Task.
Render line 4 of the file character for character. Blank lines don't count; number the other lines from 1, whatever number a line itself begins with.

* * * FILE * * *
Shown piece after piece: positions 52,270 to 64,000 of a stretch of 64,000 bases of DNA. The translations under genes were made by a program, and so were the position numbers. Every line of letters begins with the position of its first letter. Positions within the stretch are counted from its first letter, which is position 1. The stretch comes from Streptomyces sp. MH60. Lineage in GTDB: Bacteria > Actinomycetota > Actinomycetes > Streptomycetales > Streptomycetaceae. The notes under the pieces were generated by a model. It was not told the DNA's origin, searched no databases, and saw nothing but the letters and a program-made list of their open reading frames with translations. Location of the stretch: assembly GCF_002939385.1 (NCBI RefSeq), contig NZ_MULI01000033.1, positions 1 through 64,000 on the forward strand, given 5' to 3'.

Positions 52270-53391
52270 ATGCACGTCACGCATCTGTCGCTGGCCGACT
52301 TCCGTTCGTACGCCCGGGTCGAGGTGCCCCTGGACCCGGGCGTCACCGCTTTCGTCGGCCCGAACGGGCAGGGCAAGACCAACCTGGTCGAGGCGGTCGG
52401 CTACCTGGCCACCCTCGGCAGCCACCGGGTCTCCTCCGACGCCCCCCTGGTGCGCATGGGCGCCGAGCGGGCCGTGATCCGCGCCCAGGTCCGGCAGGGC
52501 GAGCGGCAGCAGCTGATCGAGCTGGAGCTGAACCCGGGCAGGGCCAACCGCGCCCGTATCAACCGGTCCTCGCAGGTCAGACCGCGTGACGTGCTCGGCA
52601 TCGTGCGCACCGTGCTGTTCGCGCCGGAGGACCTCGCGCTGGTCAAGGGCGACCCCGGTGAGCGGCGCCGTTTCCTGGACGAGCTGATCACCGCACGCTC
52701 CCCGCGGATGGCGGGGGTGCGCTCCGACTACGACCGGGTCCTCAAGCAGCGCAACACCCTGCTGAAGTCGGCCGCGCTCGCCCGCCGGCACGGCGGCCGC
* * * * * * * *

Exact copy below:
52301 TCCGTTCGTACGCCCGGGTCGAGGTGCCCCTGGACCCGGGCGTCACCGCTTTCGTCGGCCCGAACGGGCAGGGCAAGACCAACCTGGTCGAGGCGGTCGG